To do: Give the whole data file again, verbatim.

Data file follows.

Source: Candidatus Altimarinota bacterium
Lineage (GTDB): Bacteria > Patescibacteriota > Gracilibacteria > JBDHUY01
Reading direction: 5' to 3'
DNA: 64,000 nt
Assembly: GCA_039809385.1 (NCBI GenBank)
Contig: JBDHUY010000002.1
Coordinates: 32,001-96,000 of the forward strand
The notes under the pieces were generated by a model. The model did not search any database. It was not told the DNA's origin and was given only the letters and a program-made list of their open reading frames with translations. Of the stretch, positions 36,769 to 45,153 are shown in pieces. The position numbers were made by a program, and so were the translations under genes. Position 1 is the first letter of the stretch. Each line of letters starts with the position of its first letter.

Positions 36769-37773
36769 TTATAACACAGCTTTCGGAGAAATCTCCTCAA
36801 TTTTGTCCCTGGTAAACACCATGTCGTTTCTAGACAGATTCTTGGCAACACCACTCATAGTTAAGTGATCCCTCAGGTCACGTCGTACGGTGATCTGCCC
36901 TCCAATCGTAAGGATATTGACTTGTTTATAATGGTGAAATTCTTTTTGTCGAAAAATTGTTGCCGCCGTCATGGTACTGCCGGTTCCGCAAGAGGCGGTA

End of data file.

Source: Candidatus Altimarinota bacterium
Lineage (GTDB): Bacteria > Patescibacteriota > Gracilibacteria > JBDHUY01
Reading direction: 5' to 3'
DNA: 64,000 nt
Assembly: GCA_039809385.1 (NCBI GenBank)
Contig: JBDHUY010000002.1
Coordinates: 32,001-96,000 of the forward strand
The notes under the pieces were generated by a model. The model did not search any database. It was not told the DNA's origin and was given only the letters and a program-made list of their open reading frames with translations. Of the stretch, positions 36,769 to 45,153 are shown in pieces. The position numbers were made by a program, and so were the translations under genes. Position 1 is the first letter of the stretch. Each line of letters starts with the position of its first letter.

Positions 36769-37773
36769 TTATAACACAGCTTTCGGAGAAATCTCCTCAA
36801 TTTTGTCCCTGGTAAACACCATGTCGTTTCTAGACAGATTCTTGGCAACACCACTCATAGTTAAGTGATCCCTCAGGTCACGTCGTACGGTGATCTGCCC
36901 TCCAATCGTAAGGATATTGACTTGTTTATAATGGTGAAATTCTTTTTGTCGAAAAATTGTTGCCGCCGTCATGGTACTGCCGGTTCCGCAAGAGGCGGTA